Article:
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Man Convicted For Providing Payment Services Without Licence Under The Payment Services Act 2019

A 29-year-old Malaysian was convicted on 3 May 2021 under the Payment Services Act 2019, for abetting an unknown person to carry on a business of providing payment services without a licence. The man pleaded guilty to the offence and was sentenced to 4 weeks’ imprisonment.

Investigations by the Commercial Affairs Department revealed that between 18 and 21 February 2020, the man had carried on a business of providing a payment service (i.e. domestic money transfer service) by receiving 16 fund transfers amounting to $4,379 in his bank account, which he then transferred to local bank accounts using Paynow. These transactions were done on the instructions of an unknown person who promised him a monthly salary of $2,000 plus daily commission, after he responded to a Gumtree advertisement for a part-time job. The man received a total commission of $137 for providing the payment services.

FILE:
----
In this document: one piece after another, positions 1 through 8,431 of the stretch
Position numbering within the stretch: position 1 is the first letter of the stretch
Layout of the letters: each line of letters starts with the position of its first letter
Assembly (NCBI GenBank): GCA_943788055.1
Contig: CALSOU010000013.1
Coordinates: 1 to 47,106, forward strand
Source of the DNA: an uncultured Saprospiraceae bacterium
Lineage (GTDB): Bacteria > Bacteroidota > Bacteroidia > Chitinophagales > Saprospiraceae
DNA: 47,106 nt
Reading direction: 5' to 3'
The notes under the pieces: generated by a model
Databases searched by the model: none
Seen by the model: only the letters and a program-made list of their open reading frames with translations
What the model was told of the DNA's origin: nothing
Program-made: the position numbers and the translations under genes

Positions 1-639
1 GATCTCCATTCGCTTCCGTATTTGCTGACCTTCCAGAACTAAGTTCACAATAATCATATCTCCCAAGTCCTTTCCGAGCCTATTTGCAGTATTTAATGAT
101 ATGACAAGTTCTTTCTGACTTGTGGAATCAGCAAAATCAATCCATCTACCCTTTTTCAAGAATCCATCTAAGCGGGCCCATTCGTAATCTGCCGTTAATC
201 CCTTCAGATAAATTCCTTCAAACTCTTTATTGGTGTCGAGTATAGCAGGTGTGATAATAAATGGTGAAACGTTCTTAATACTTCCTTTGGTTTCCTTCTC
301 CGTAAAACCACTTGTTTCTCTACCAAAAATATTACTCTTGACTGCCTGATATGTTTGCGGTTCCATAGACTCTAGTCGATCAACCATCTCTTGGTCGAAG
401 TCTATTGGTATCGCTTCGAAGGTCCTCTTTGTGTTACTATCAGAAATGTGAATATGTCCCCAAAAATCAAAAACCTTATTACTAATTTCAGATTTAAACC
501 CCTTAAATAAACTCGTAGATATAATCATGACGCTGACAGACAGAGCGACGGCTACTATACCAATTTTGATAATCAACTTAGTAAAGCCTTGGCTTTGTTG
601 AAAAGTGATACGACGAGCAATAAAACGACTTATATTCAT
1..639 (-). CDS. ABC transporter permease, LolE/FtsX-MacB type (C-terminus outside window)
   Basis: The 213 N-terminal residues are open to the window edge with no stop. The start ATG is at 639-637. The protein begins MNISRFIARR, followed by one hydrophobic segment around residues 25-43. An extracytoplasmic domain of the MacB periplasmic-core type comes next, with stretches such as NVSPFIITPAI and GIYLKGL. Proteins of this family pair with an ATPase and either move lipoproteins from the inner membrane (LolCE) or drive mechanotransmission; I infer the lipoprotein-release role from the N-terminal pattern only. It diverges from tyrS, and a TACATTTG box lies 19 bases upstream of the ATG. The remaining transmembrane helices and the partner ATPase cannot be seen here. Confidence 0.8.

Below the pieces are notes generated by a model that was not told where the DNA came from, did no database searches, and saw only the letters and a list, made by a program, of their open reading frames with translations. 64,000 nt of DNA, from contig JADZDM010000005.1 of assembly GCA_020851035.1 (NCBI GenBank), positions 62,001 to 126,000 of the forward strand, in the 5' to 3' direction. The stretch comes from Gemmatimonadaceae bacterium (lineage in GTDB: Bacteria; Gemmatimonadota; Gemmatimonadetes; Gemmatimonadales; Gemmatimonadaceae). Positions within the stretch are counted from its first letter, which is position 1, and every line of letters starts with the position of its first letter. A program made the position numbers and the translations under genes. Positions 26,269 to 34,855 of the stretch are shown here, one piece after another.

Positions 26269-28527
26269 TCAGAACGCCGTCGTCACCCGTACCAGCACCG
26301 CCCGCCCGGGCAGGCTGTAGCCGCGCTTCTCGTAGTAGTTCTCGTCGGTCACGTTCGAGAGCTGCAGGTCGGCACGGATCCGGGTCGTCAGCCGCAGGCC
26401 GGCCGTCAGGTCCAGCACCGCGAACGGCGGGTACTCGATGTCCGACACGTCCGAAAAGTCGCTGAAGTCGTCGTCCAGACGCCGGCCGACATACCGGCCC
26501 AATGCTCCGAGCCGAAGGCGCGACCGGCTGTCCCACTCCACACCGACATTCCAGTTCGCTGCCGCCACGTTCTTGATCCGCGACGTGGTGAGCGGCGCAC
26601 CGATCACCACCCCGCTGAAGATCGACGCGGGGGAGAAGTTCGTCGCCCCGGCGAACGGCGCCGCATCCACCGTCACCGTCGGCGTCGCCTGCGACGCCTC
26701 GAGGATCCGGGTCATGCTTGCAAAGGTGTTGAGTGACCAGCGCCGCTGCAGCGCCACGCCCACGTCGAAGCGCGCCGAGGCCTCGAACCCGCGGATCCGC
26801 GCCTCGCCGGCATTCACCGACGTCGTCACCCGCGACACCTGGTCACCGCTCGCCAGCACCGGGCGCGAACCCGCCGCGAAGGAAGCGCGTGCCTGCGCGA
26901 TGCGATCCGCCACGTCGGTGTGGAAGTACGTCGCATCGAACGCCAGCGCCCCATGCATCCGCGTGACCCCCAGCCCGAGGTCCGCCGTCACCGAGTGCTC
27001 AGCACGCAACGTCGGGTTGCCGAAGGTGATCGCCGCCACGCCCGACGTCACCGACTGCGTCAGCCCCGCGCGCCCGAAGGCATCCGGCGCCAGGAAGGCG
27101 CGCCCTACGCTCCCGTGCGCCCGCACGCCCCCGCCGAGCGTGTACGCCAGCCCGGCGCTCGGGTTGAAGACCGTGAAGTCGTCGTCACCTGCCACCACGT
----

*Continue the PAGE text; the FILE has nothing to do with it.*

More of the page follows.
Out of the $4,379 deposited into his bank account, $1,754 were proceeds of crime from victims of online scams.

The man did not have a licence to carry on a business of providing any type of payment service in Singapore and he was not an exempt payment service provider under the Payment Services Act 2019.

For carrying on a business of providing payment services without a licence under Section 5(1) punishable under Section 5(3) of the Payment Services Act 2019, individuals may be punished with a fine of up to $125,000 or imprisonment for a term of up to three years or both.

The Police would like to caution the public that scammers are recruiting people to transfer stolen money on their behalf.  Scammers may advertise jobs that allow you to work from home and offer attractive salaries to perform relatively easy tasks like using your personal bank account to receive and transfer money.  Legitimate companies will not require you to utilise your personal bank account to receive money on their behalf.  If the money that you receive and transfer is stolen money or linked to crimes, you may be investigated and liable to be charged for committing a criminal offence.  You should reject requests to use your personal bank accounts to receive and transfer money for others.

For more information on scams, members of the public can visit www.scamalert.sg or call the Anti-Scam Hotline at 1800-722-6688. Anyone with information on such scams may call the Police Hotline at 1800-255-0000 or submit information online at www.police.gov.sg/iwitness.

 


PUBLIC AFFAIRS DEPARTMENT
SINGAPORE POLICE FORCE
03 May 2021 @ 10:05 PM
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